I recently saw a cartoon that asked a very telling question: “If ignorance is bliss, why are so many Americans unhappy?”
Good question. Given the extent of Americans’ ignorance–of civics, of science, of history–if ignorance really was bliss, we’d all be on cloud nine….
Ignorance defined as a lack of knowledge is one thing; intentional ignorance is something darker. A lot of what Americans “know” simply isn’t so, and that isn’t due to inadvertence.
Jennifer Rubin recently interviewed Robert P. Jones, the chief executive of the Public Religion Research Institute. The interview focused on one of the causes of American “amnesia” about episodes in our national history–and the fact that the perpetuation of amnesia about the atrocities committed against Black people and Native Americans has been intentional.
Jones began by recounting the omissions in his own Southern Baptist education.
My formative education was in the Jackson Public School system and at my local Baptist church and Mississippi College, both institutions affiliated with the Southern Baptist Convention. I graduated at the top of my class in both educational institutions and attended Sunday school every week. While I learned at church about the pious lives of early Baptist leaders, I was never taught that the word “Southern” in our denomination’s name was a reference to our forebears’ commitment to making chattel slavery compatible with the gospel. While I learned about Confederate General Robert E. Lee at my high school, home of “the rebels,” I was taught virtually nothing about important civil rights activists such as Medgar Evers, who lived and was gunned down by a White, churchgoing Episcopalian just 9 miles from my childhood home.
My college’s mascot was “the Choctaws,” yet, I was taught nothing about the genocide and forced removal of members of the Choctaw, Chickasaw and Creek tribes from the land on which the college sits. It is a testimony to the power of white supremacy that such histories could remain suppressed with the evidence of the crimes kept so close at hand.
Jones notes that America has struggled with a “fundamental contradiction.” Our philosophical framework is that of a democratic society, but the country was built on a foundation of mass racial violence. The conflict between our ideals and our actions has been “papered over” with what he terms “an audacious religious claim”– the Doctrine of Discovery, the claim “that this nation was intended by God to be a promised land for European Christians.”
When social movements and other voices threaten to expose these contradictions, White Americans have acted powerfully in their defense. After the Civil War, for example, the United Daughters of the Confederacy organized to build their version of American history into granite, bronze and into public school textbooks. More recently, we’ve seen similar reactions following the retreat of White students into Christian segregation academies following school desegregation. And in the wake of the election of our first African American president and the Black Lives Matter movement, we’re experiencing another desperate wave of willful amnesia and historical denial.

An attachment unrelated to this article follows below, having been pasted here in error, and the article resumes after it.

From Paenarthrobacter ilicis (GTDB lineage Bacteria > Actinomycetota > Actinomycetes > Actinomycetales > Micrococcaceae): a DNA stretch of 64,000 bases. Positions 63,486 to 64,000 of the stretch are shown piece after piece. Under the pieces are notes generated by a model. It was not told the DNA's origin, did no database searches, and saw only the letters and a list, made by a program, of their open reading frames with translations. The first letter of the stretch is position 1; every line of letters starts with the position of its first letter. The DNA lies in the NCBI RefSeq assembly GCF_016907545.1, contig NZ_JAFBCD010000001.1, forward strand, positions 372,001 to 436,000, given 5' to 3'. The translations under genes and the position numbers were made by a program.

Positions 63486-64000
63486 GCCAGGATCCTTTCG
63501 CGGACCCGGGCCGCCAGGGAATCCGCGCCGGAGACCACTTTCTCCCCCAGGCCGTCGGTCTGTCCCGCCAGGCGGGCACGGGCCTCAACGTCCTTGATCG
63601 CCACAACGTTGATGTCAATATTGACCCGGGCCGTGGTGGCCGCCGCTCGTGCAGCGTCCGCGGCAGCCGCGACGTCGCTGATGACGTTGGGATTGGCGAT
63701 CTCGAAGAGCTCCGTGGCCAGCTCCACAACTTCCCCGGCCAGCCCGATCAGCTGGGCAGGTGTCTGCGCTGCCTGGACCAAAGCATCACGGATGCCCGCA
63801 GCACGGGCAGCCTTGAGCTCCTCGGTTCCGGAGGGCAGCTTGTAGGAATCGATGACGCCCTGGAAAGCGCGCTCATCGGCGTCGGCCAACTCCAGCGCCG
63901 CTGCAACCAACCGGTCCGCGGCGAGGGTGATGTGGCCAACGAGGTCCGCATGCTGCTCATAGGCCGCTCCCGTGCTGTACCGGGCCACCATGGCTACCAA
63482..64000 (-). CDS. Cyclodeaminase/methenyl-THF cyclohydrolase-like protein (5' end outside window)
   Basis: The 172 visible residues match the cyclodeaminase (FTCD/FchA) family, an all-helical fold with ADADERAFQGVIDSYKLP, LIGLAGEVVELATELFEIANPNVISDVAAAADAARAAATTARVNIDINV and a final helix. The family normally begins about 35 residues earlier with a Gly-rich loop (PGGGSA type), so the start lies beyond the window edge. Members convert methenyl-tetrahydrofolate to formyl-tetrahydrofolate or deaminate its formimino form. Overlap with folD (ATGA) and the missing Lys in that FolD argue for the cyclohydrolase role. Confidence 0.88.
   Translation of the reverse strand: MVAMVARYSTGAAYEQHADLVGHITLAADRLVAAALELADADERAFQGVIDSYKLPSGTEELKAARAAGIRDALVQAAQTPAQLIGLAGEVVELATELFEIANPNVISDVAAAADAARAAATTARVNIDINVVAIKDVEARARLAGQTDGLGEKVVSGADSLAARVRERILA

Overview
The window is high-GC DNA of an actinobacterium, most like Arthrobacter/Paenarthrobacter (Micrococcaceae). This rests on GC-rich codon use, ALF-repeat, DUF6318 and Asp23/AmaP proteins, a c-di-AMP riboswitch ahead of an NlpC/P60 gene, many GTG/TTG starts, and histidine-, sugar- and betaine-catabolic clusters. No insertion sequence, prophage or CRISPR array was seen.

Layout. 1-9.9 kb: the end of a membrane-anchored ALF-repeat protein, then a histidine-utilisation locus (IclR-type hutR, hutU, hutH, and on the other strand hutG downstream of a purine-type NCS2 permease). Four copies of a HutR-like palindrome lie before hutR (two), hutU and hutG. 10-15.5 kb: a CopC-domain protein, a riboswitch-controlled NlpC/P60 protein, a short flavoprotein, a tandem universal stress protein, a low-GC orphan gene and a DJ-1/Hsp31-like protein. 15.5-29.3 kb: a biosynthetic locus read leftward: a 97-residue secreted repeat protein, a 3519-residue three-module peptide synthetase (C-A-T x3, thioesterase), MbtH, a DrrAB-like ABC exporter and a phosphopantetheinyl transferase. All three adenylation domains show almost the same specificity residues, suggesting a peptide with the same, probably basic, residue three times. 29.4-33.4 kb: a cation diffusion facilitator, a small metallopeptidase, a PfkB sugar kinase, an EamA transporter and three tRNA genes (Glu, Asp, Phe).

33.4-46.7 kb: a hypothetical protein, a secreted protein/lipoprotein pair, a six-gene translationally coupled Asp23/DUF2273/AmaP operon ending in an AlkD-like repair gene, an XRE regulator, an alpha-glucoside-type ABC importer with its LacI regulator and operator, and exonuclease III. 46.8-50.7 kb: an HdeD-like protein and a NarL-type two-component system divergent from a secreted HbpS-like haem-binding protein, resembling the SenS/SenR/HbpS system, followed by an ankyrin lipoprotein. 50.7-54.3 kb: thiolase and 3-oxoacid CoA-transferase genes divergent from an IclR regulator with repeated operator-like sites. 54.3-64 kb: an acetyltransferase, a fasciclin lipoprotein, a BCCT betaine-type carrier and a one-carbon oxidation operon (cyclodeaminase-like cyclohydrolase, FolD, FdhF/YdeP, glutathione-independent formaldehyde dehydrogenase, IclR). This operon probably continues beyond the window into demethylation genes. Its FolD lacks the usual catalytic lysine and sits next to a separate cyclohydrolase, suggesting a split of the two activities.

Jones insists that confronting this history is in the self-interest of contemporary White Christian churches–churches he characterizes as unhealthy.
Centuries of complicity in violence and oppression, followed by denial and repression, have taken their toll. Across the board, attendance is dramatically declining, seminaries are closing or merging, Christian colleges are struggling, and churches are facing widespread sexual abuse scandals.
Jones counts himself among the Christians who are struggling to keep their faith despite what they recognize as their co-religionists intentional refusal to confront the past. When Rubin asks him how he is reconciling his current understandings with the church of his youth, he responds:
I’m still thinking, writing, and struggling to hang onto my Christian faith. But it was, ironically, the experience of going to a Southern Baptist seminary that confirmed — for me and many others — that it was not going to be possible to live a life of integrity within the denominational boundaries of my childhood. During those years, it became clear to me that most White evangelical denominations were already in bed with Christian right politics. Even before this led to White evangelicals’ devastating marriage to Donald Trump and the MAGA movement, I knew that was a union I couldn’t be a part of.
I’d never heard of the “Doctrine of Discovery,” but it has clearly influenced a significant part of the culture–and not for the better.
America could use more Christians like Jones and a lot fewer MAGA Christian Nationalists.